The Silent Killer: Judgement

Morgan Levy, Contributing Writer

Judgement. It’s something we all have faced, something we all have committed. It is often an involuntary reaction and a natural response because of our habits to compare ourselves to others. However, despite judgmental sentiments incessantly popping into our heads, it is necessary that we address the dangers of expressing judgement and shame onto not only other people, but ourselves. 

How do we classify acts of judgement? Judgmental actions are expressions of critical points of view and harsh, unnecessary opinions. Whether it be in regards to someone’s appearance, life choices or culture, casting judgement on another person is detrimental to their happiness and inhibits their ability to live their lives freely and fully. Judgement can be expressed verbally or indirectly through facial expressions. Indirect expressions of judgement are more hurtful due to ability to hide behind claims such as “but I never said anything to judge you!” In reality, the speaker’s facial expression and glaring eyes delivered the judgement just the same. 

In order to create a less judgmental campus and society we need to understand the dangers of casting shame upon another individual. Judgement is what prevents addicts from reaching out for help and suffering in silence, prevents people from coming out and prevents a student from raising their hand in class.  Judgement is the gun that shoots down the ability of someone to freely express who they genuinely are. Moreover, the constant outside judgment instills a fear, so we judge ourselves before anyone else has the chance to beat you to it.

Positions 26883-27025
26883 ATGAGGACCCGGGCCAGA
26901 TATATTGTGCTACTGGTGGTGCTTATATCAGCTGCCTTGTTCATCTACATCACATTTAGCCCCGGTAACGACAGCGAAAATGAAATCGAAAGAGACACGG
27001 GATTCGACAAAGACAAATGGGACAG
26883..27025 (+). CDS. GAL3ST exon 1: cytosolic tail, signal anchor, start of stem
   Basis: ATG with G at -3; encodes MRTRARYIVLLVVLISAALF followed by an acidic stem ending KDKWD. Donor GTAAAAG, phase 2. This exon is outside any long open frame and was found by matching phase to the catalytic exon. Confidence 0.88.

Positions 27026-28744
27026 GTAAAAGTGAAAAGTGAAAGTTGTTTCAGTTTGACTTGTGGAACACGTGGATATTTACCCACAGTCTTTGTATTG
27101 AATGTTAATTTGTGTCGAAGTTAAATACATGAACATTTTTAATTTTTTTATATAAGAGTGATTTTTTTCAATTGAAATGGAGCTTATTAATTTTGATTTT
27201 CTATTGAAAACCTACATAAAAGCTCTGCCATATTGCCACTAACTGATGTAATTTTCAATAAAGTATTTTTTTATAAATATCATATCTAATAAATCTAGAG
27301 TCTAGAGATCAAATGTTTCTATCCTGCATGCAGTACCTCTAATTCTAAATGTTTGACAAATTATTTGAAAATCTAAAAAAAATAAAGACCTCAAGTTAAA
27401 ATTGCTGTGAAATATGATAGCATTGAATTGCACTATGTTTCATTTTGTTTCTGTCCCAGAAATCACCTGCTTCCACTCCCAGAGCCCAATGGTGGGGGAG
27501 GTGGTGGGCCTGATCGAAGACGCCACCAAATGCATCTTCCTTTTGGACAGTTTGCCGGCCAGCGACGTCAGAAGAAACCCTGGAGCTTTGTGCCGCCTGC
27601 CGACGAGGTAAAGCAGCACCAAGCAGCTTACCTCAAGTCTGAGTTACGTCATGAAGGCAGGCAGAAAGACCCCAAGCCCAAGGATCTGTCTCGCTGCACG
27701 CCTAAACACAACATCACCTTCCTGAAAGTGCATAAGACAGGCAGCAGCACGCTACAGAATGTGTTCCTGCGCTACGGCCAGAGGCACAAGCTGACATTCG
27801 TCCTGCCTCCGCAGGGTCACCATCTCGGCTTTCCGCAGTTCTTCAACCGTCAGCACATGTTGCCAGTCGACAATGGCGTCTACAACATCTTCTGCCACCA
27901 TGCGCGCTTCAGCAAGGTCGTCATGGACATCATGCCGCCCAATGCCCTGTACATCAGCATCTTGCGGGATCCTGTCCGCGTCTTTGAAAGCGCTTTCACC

Now, this is not me playing an angel and saying that we need to stop judging others, period. To be honest, that is impossible. Judgmental thoughts are inevitable in our heads, however, it is how we handle these thoughts that needs to change. While this is a cliché, we must recommit to the ideal of “think before you speak.” Evaluate if your critique is coming from a place of wanting to constructively help someone or with the intention of tearing someone down. Moreover, when expressing a sincere opinion of constructive criticism, try swapping out “you always do this…” and “you need to stop…” with “I feel that you should…” or “maybe try doing this instead of…” Utilizing personal pronouns and suggestions when expressing an opinion helps the listener feel less attacked and more open to accepting your ideas. 

Judgment is one of those lovely human instincts that our brains are wired to express. However, the inevitable nature of these thoughts give us no excuse to express every piece of criticism that enters our heads. It is often those that fear judgment the most who in turn cast judgement. The fear of enduring shame from others locks our self-expression in a cage. When we reflect on the intent and impact of our opinions before we speak, these cages will disappear, and the ability to embrace ourselves and our individuality will flourish. 

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